Why your values are so critical when starting and growing a business

Sarah Brown Written by
Sarah Brown

When you are starting a business most people will tell you that the most important thing to think about is what you want to do. Some will tell you that having a clear vision is critical so you know what you want to achieve. Well my view is that how you want to work, i.e. your values, is the most important thing to know.

By your values, I mean what you believe your business should stand for, how you want to operate.

In the modern world with rapidly changing technology what you do is likely to change and so is your vision for success. Bill Gates started with a vision of wanting the whole world to have computers and now wants to address the major problems of the world like Malaria.

Your Ten Commandments

Think of your values like the ten commandments that set out the framework for how your business will operate for you and then all the staff you will recruit. This means that as you grow how you operate will stay consistent and your customers can feel confident that what they are going to receive will stay at the same high standard.

To be effective your values need to be inspirational and clear. For example , many corporates have Great Customer Service as one of their values but what does that really mean? Bringing it to life is more than a matter of finding the right words, it is about what you actually do because of that value.

Zappos the shoe company has “deliver WOW through service” this begins to give a feel about what service means. To bring it to life you need to outline the behaviours that go with the value, how you will measure the WOW in this example. Making your values real, means identifying stories you can tell about how you implement your values, it means putting in place systems that reinforce what you think is important, it means rewarding and recognising staff that personify your values.

Timpsons, the shoe repairer and key cutter, believes so much in customer service that they give every member of staff who serves customers the authority to spend up to £500 to solve a customer problem. They don’t have to check with the boss, they are empowered to implement their customer service value – the company is showing that they really mean it when they say they want to customer to be happy.

An example of why values need to be ranked

But having values is not enough, you need to know which is most important for the awful times when you can’t apply all your values to a situation.

I was working with the board of a PR agency and wanted them to be clear about what was their top value. For the MD the top priority was never ever letting a document leave with an error in it; for the rest of the directors their top value was never ever missing a deadline.

While in a perfect world you avoid all mistakes and do everything on time, in the real-world errors and delays do happen. So, when the receptionist gets a document with a spelling mistake and the courier is waiting to collect the package to take to a key client who does the receptionist lie to, the MD or the directors?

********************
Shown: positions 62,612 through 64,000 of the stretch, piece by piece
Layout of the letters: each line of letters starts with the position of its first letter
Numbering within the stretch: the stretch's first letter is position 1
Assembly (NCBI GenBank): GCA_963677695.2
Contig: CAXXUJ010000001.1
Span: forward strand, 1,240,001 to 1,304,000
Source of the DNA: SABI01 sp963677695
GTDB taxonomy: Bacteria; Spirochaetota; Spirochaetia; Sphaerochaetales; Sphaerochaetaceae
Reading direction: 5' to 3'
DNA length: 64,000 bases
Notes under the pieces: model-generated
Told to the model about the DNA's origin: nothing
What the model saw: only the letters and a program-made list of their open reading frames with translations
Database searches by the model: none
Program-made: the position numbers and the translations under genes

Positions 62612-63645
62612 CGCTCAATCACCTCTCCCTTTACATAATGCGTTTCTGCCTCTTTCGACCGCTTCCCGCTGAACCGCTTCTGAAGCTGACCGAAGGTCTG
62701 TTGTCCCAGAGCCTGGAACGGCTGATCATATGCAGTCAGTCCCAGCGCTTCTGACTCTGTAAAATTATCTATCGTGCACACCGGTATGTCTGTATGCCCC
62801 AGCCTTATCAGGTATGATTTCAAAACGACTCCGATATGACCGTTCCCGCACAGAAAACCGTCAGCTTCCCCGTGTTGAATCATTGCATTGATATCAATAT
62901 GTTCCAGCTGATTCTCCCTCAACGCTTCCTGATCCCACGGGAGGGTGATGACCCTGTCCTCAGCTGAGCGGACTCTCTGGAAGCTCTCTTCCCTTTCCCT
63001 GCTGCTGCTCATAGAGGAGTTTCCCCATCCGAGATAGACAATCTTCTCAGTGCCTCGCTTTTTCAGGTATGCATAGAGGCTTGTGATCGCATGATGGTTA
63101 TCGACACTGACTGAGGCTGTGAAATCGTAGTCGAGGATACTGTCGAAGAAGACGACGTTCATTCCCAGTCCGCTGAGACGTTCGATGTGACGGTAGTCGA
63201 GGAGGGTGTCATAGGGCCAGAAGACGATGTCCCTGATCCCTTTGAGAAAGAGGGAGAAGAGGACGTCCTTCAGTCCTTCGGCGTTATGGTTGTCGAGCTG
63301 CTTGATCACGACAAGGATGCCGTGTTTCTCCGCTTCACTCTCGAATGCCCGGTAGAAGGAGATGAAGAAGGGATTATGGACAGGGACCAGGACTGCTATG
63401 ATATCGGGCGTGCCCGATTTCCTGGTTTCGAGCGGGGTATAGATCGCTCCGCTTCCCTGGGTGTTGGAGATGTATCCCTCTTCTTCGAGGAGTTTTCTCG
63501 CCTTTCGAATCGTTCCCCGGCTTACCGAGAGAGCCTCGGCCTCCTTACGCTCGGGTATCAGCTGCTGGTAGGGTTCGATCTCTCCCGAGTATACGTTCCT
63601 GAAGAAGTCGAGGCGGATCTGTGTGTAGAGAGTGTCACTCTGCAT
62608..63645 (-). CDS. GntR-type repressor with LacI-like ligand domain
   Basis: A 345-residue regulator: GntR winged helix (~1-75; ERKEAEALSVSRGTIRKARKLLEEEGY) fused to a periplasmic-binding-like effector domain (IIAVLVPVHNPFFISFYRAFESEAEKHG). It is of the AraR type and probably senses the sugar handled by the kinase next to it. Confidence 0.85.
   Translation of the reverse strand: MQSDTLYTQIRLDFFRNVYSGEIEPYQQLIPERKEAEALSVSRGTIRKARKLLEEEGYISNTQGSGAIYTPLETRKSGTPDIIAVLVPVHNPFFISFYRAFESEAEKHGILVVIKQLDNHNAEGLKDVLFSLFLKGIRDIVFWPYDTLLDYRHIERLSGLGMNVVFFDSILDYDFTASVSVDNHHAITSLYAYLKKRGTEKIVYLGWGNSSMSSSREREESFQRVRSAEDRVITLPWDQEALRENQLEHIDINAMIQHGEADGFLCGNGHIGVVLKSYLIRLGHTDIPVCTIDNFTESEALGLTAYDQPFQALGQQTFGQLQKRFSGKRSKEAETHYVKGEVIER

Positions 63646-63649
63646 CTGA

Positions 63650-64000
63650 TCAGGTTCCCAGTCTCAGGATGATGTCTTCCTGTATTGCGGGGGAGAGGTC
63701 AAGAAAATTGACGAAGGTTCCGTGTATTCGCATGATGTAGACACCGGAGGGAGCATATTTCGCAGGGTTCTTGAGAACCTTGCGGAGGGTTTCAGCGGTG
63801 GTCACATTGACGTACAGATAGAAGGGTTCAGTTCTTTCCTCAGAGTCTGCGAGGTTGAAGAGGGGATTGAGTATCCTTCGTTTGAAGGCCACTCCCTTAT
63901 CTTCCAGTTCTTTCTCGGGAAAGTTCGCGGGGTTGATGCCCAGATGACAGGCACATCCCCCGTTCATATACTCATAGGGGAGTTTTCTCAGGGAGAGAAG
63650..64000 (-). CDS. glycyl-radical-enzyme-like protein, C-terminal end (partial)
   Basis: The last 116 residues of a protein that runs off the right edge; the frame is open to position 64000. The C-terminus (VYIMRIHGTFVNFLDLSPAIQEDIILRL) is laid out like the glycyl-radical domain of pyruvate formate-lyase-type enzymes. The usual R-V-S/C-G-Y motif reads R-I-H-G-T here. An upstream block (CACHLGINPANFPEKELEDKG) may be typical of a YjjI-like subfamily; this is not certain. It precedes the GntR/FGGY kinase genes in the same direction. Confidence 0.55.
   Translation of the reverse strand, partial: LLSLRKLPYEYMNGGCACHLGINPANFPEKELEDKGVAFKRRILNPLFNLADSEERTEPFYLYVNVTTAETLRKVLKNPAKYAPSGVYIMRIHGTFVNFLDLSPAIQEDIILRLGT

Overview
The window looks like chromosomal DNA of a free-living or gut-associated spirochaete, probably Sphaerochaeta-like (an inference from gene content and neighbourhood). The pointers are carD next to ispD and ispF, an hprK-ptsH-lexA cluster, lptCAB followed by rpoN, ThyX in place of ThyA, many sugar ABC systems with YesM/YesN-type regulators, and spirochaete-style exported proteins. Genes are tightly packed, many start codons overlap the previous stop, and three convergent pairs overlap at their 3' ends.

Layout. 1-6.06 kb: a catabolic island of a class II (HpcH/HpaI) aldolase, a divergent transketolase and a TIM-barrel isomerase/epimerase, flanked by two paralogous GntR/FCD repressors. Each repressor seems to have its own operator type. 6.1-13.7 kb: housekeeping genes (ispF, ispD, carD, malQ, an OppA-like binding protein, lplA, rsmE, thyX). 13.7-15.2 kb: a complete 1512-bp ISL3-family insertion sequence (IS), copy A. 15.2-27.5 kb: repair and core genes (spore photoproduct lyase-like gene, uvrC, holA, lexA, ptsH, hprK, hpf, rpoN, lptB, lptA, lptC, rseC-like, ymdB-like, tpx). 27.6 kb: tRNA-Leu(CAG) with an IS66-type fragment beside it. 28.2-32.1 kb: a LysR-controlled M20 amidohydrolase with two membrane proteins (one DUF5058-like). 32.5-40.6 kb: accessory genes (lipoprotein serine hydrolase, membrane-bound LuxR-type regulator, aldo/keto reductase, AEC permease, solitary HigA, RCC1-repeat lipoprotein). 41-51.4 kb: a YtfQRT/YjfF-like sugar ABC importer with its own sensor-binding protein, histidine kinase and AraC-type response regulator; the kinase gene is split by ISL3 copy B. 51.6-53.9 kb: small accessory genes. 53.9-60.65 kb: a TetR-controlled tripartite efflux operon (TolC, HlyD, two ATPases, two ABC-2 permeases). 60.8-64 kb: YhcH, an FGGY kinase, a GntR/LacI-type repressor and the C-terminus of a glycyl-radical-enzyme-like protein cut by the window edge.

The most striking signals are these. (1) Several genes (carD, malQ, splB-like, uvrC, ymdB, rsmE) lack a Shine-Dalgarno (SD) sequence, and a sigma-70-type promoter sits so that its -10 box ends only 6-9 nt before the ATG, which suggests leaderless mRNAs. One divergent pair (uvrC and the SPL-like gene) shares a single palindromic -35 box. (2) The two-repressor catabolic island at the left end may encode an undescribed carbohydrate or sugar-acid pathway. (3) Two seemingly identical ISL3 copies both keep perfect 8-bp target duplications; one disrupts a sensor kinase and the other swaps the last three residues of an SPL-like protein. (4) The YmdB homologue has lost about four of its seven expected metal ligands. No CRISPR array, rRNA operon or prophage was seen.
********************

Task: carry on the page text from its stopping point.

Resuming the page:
Without clarity about what is the top value, staff will be unsure, and even when you are working on your own you will also waste time thinking what should I do, how do I choose which of my values to follow? Having clear ranked values allows you to make consistent decisions without having to think every-time.

For your clients it means that they know, in this PR agency’s case, whether they need to check every document or might get things after the deadline.

Part of creating a niche

How you run your business is part of how you niche yourself. Having clear values that you can promote and reinforce in your marketing messages and the way you behave can make you stand out even in a very crowded market.

Ikea has a value “Daring To Be Different” which they explain as “We question old solutions and, if we have a better idea, we are willing to change.” Their business has always been based on a different approach, that is their niche and they have changed the way the furniture business is done.

So, think about your values and how you can bring them to life, can you show you care by something you give to each client? Can you show speed matters by tracking how fast you respond to a customer and sharing the data on your response times?

By knowing your values you set yourself free to be creative and innovative and lay the foundations for future success. But make sure they really reflect how you want the business to run, that you will be happy to follow them when you are under pressure.

If you can’t be true to them then you will just be like a person who is untrustworthy, you never know where you are with them, and is that the type of business you want to run?

Sarah Brown has run inspire2aspire, a highly successful strategic consultancy and business coaching practice for over 25 years, and has worked with countless businesses and charities in over one hundred market sectors.  To find out more please visit https://inspire2aspire.co.uk.